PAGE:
The Economics of Populism

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The populist phenomenon has grabbed headlines since last year, but unlike many political trends, this one has the potential to create significant global headwinds for economic growth and markets. For investors, understanding this force is critical to positioning portfolios actively in a changing landscape.

Despite differences, most populists are anti-globalization
The populist movement certainly does not share a uniform agenda, particularly in its approach to business and markets:

  • Some populists – such as US President Donald Trump or Geert Wilders, head of the Netherlands’ PVV party – have policies that are explicitly market-friendly.
  • Others – such as the Syriza party in Greece or Marine Le Pen’s Front National – pursue significant state intervention into business life, which markets as a general rule do not tolerate well.

At the same time, most populist groups have, with a few exceptions, several tenets in common:

  • the aim to foster national sovereign rights at the expense of multinational organizations, such as the EU or UN;
  • the desire for more direct democracy;
  • the promotion of anti-immigration policies;
  • restrictions on the free movement of goods and services; and
  • the goal of addressing inequality.

Many of these principles manifest themselves in agendas that are explicitly or implicitly anti-globalization, which we believe is one of the key reasons for populism’s rise and appeal.

The pendulum has swung away from globalization
Globalization and the liberalization of goods, services and employment markets gained traction around 35 years ago, and they generally lifted societal well-being and reduced overall levels of poverty. However, globalization did not only spawn “winners”; a significant constituency within Western societies “lost” in relative terms. Consider that income inequality is at multi-decade highs in many economies, and that long-term economic growth in the developed world is still moderate by pre-financial-crisis standards.

This makes the shift toward populism not entirely surprising, particularly if one follows the argument of Harvard economist Dani Rodrik. He believes that societies cannot pursue globalization, strong nation-states and democratic rights at same time: One objective always has to give. That may explain why today, the pendulum may be swinging away from deep economic integration and toward individually stronger nation-states.

Investment implications of populism
From an investment point of view, the growth in populism could have several long-lasting implications for growth and markets.

  1. Anti-trade and anti-immigration policies limit the international division of labour and are detrimental to productivity, which is the key driver of economic growth over time. Consequently, long-term growth is likely to be capped globally.
  2. Anti-globalization policies are inflationary, since they make imported goods more expensive. As a result, inflation is set to rise, as is the premium investors will pay to compensate for the eroding value of their capital over time.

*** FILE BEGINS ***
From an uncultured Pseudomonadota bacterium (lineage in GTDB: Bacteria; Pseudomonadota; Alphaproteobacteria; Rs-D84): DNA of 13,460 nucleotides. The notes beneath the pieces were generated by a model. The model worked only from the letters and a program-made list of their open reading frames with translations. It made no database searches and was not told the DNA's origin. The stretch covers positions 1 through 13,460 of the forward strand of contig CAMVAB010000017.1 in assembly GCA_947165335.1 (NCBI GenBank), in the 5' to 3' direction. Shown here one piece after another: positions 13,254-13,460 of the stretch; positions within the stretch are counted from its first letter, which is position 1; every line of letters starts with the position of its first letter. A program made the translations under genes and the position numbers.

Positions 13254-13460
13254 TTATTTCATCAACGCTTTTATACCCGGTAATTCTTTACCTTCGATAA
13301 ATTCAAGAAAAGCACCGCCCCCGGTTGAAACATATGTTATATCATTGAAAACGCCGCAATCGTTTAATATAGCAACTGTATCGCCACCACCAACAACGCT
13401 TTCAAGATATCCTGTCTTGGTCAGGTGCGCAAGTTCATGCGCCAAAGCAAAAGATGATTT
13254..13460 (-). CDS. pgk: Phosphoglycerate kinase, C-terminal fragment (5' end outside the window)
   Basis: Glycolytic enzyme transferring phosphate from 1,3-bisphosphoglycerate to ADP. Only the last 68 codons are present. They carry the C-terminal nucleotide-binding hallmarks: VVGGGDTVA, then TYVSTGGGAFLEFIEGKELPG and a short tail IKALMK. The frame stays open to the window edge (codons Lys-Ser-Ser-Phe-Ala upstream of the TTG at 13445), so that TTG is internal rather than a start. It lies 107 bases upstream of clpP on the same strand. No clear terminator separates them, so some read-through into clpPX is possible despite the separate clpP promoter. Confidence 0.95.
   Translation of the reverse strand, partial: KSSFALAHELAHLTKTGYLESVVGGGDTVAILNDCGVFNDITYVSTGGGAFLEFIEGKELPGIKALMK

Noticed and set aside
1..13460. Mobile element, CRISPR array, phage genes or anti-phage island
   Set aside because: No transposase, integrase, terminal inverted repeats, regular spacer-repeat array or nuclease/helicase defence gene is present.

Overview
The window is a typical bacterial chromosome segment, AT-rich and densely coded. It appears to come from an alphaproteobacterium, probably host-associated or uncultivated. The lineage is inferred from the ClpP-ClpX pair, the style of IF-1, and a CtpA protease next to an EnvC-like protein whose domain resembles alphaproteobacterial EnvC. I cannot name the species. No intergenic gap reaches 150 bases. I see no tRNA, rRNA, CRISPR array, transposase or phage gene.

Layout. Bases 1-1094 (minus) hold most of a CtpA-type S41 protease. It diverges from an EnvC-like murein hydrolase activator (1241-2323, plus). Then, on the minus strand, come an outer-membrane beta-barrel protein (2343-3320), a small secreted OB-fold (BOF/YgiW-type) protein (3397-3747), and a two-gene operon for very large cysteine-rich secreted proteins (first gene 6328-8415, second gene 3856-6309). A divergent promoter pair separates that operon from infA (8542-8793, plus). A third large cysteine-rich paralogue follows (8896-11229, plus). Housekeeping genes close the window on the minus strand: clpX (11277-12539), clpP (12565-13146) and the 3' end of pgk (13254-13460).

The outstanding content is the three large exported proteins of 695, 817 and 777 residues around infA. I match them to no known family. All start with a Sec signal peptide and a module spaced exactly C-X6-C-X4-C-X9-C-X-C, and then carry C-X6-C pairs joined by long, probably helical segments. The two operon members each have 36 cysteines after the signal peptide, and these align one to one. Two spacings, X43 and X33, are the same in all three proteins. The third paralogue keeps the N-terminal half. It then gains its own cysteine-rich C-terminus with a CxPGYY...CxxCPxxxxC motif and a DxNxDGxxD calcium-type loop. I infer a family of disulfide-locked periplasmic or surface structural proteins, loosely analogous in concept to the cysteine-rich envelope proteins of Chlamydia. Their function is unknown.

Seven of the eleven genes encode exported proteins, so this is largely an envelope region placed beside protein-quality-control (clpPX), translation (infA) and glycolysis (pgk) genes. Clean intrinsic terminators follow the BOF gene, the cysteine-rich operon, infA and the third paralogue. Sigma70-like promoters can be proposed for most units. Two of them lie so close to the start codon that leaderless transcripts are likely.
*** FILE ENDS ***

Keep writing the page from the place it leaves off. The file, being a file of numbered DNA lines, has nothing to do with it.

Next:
3. When populist governments implement policies that redistribute wealth, the wage share will likely increase and the profit share decline. If past experience is any guide, this may create a headwind for risk assets.
  4. Countries that implement fewer anti-globalization policies should enjoy better growth. Germany, Canada and Japan seem to be “safe” among the world’s major economies, but even countries with populist governments could have very different economic policies. Consequently, we expect to see far greater dispersion of economic growth rates, which are near a two-decade low.
  5. Emerging markets are at risk because they benefited most from globalization in the first place. As a result, they must shift their focus away from exports to the West toward consumption-driven growth and intra-regional trade. The Regional Comprehensive Economic Partnership in Asia is a step in the right direction.
  6. With economic policy uncertainty increasing as populists make gains, one would normally expect higher prices for risk premia. Yet last summer, improving cyclical data began masking the negative investment repercussions of the populist wave. As time goes by, however, the markets may grow more concerned about heightened political uncertainty.

Investing in a time of populism
The rise in populism is a clear signal from voters who feel left behind by globalization and have suffered from growing income inequality. It is also a trend with potentially serious headwinds for both economic growth and markets, though this fallout will likely be felt more over the long term than in the immediate future. This provides active investors with the time to position their portfolios to take advantage of the opportunities and manage the risks associated with this powerful political force.

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Important Information
The material contains the current opinions of the author, which are subject to change without notice. Statements concerning financial market trends are based on current market conditions, which will fluctuate. References to specific securities and issuers are for illustrative purposes only and are not intended to be, and should not be interpreted as, recommendations to purchase or sell such securities. Forecasts and estimates have certain inherent limitations, and are not intended to be relied upon as advice or interpreted as a recommendation.

Past performance of the markets is no guarantee of future results. This is not an offer or solicitation for the purchase or sale of any financial instrument. It is presented only to provide information on investment strategies and opportunities.

Allianz Global Investors Distributors LLC, 1633 Broadway, New York NY, 10019-7585,, 1 800 926 4456.


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